It’s so interesting that once our babies start toddling around, creating a lot more mess in their insatiably curious and neverending activity, we expect ourselves to have a perfectly tidy home. When your baby was younger you probably imagined that once she started sleeping through the night and playing independently you would get a handle on the chores. Surprise!
Mothering a toddler is fun but constant vigilance. Not only are you concerned with her physical safety but you are rightly concerned with her emotional health as well. You want to have fun and play with your little one but as an adult, you have a need for some order. What to do? Here are some tips that have worked for many other Moms.
Rethink Housework & Define Your Minimums
Try to lower your standards a bit. If your house could pass the white glove test before you had kids and you try to keep up that standard now, you could drive yourself nuts.
If you have a lot of trouble doing this, then think for a moment about why. Are you trying to live up to someone else’s idea of what your house should look like? Are you worried about what your mother, mother in law or neighbors might think? In any case, if you’re feeling judged, take a look at that and decide what’s more important to you. Do you want a perfect home or do you want to have a happy toddler whose Mommy has time to play?
Decide what is important to you and figure out how to do those tasks as quickly and easily as possible. For instance, you may hate to feel dirt under your feet when you walk across the floors but a little dust doesn’t bother you. Keeping that chore done consistently will make the house feel clean to you.
Make Some Lists
Grab a sheet of paper and decide which chores can be skipped, which chores can be simplified, and which chores you can get help with. Is it really essential to fold underwear or can they be placed neatly in a drawer? Can socks be tossed into a drawer and the wearer match them himself? It is really necessary to separate all the kid’s laundry or can most things be washed together?
Clear out clutter as much as possible. Clutter makes housework more difficult, time consuming and downright dangerous (like when you are tripping over things in the basement or having items fall on your head in closets). Go through your house with a large trash bag on a regular basis and throw things out if they don’t make you smile when you look at them. Donate it to charity and feel good about yourself!
Your toddler can do a surprising number of household chores and will probably be delighted to imitate you. When you dust, hand her a microfiber dusting cloth and let her “help”. Toddlers love to splash their hands in water. Maybe she could “wash dishes” in the sink next to you. She may not be so great at folding laundry, but can she dig out all the socks and put them in a pile for you? Perhaps she can help unload the dishwasher by handing you the spoons and forks. At this stage, the point is not to have her doing chores but rather to keep her happy and close while you get some work done.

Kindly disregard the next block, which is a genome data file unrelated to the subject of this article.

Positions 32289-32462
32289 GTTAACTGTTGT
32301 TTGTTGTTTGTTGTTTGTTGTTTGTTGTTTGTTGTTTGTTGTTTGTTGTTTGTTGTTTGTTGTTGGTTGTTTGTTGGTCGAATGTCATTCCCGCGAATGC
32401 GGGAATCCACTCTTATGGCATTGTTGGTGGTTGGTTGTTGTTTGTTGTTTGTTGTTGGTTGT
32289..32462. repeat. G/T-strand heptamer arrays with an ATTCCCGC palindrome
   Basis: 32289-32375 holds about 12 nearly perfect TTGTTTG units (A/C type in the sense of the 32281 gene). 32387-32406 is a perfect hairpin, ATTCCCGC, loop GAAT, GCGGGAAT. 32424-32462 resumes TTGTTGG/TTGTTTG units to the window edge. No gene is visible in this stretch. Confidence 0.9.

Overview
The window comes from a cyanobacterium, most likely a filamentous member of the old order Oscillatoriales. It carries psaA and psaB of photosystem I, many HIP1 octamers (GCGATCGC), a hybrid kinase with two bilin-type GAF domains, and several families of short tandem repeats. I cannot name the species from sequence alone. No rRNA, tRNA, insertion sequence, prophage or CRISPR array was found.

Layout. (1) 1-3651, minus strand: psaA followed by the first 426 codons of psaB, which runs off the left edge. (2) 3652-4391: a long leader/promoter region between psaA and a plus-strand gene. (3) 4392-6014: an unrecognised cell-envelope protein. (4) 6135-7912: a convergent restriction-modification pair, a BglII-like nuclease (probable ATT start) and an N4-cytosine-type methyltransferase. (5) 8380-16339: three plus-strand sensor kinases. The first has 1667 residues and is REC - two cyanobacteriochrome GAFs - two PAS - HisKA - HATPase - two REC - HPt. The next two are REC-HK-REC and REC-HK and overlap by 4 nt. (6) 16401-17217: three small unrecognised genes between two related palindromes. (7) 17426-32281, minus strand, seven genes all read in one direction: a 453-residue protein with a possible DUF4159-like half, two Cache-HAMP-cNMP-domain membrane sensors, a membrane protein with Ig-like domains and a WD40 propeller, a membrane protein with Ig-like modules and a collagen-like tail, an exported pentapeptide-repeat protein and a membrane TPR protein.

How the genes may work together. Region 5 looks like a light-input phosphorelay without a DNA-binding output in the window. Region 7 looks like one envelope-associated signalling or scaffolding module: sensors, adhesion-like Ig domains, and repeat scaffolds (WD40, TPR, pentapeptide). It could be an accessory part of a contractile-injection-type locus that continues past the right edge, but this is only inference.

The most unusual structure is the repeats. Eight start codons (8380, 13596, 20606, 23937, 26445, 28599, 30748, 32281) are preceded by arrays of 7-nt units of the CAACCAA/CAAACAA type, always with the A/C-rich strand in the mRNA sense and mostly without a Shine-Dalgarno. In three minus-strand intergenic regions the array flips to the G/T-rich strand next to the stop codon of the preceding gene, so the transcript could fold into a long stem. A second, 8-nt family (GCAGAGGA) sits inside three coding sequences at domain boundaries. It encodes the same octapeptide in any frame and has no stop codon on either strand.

Can you hire out some of the household chores? Don’t dismiss this right away. If your budget is slim, you might know a teenager who is in need of some extra cash who could come over and help you out. Or maybe you would be willing to forego a dinner out here and there to pay for an occasional housekeeper.
Make Cleaning Convenient
Keep non toxic cleaning products and tools handy so that when you have a moment or two, you can go a quick task.
When your toddler is in the bathtub you have to be in the bathroom to supervise her anyway. Why not clean the floor, sink and toilet while you’re in there? Baking soda sprinkled in the sink and toilet will scrub effectively and sweeten the air too. For an inexpensive multi purpose cleaner that you can use around little ones: fill a 32 ounce spray bottle with water, and add a teaspoon of dishwashing liquid.
Keep It Fun
Make picking up a game by asking your child to “find all the red things and put them into the toy bin”. Or have them pick up 5 things then come find you for a great big bear hug or tickle. You can also plan something fun after cleaning to create a natural incentive to get things done. “As soon as we pick up all the toys, it will be time to go to the playground!” Kids respond well to quick cleaning sessions. The “10 second tidy” where everyone picks up and puts away as quickly as possible work well. And the effect is lost on me, but a lot of kids love to sing the Barney clean up song when they’re tidying.
Life with little ones around is a bit like using spaghetti for bookends: fun but certainly messy. Enjoy it while it lasts!
Somehow, Carrie Lauth of http://www.NaturalMomsTalkRadio.com found the time to write this article in the midst of picking up after 4 little ones.